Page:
We stayed over at my parents’ house on Christmas Eve and had a fantastic Christmas Day, especially with my husband and my sister-in-law’s combined cooking expertise. We opened presents all throughout the day (instead of cramming the chaos into first thing in the morning) and the kids were all so excited with what they were given. My husband went way over our agreed budget for me, as usual, and I am now the proud owner of a sewing machine, as well as a lot of other nice pampery things.

My favourite day of the year was next, as we gathered on Boxing Day with my dad’s side of the family. We had a few less people this year, because of foreign travels and illness, but it was still amazing. As well as food and presents, we play games all together, and do the actual traditional sing-song thing. My brother gets on the piano, and we work through a variety of favourite carols and hymns, some straight and untampered with (eg Great is Thy Faithfulness) and some we can hardly sing through laughing (eg Go Tell it on the Mountain with a jungle reggae theme), but all loud and with four (and occasionally more) part harmonies.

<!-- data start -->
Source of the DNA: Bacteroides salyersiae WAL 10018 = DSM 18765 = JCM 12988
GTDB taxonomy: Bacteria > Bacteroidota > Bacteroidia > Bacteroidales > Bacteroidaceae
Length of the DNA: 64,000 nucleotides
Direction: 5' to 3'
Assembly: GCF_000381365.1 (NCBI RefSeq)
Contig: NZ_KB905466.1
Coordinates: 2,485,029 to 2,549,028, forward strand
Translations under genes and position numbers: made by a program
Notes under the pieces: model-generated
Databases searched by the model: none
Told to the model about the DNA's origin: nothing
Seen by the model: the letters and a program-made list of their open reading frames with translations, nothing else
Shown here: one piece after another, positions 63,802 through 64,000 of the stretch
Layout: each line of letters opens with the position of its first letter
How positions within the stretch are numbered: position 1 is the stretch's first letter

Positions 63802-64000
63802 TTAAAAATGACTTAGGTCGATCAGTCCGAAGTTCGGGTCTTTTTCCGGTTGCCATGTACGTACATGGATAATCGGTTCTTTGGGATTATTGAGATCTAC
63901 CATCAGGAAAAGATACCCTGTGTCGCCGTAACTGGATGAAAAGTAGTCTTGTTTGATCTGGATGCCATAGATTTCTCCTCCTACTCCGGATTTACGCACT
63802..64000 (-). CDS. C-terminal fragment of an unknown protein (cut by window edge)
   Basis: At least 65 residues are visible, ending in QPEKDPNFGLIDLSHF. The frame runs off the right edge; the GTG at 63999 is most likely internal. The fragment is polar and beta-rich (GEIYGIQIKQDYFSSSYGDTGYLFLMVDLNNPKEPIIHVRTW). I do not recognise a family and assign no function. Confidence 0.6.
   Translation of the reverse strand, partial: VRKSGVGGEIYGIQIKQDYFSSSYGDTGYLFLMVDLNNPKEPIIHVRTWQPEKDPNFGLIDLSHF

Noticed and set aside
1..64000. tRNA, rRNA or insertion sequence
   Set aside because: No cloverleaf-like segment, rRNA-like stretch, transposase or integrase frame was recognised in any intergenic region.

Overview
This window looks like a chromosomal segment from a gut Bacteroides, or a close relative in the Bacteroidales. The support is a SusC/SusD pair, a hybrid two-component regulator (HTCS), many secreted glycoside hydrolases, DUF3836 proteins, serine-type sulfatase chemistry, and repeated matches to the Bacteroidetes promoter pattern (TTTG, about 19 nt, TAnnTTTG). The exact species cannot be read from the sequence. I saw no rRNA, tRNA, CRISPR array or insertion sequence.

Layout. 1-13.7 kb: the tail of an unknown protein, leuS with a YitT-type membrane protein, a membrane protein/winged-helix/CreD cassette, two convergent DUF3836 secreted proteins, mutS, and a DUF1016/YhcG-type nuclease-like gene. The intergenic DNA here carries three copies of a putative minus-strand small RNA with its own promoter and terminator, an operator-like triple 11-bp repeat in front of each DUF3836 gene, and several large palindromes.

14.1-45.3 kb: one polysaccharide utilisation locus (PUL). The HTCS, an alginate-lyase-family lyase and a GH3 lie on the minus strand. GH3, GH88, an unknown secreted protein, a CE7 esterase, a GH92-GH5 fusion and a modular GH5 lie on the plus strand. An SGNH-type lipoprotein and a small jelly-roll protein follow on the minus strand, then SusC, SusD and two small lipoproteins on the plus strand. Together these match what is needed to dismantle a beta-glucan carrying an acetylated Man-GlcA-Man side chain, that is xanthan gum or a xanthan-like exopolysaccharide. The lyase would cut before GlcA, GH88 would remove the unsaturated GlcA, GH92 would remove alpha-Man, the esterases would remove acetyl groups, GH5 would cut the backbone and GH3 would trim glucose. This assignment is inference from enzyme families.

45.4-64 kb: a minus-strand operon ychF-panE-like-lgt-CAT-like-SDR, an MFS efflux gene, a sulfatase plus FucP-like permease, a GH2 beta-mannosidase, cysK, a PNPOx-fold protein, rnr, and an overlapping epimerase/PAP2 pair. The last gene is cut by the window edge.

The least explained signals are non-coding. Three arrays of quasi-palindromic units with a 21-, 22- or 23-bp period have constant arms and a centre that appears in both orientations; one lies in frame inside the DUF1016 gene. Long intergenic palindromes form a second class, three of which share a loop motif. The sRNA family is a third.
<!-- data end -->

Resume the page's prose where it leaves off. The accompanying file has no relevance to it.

This annual day for me is a great inspiration and leveller, as it reminds me of why family is so important – because those children who fight and whine and take a long time to grow into maturity will become adults, and hopefully best friends with each other too – and there will be moments like these in the future when you can look back and know that it was all worth it. The other thing it reminds me of is that so many people don’t have this – a place where they feel that they can truly belong, and be a part of something bigger and feel their significance in fulfilling a role that fits in amongst the other roles – and THIS is why we do church, to be that home, and to invite other people to it, and to see them be accepted, loved and part of something special.

So that was our Christmas! Hope you had a good one, and Happy New Year to you all xxxXxxx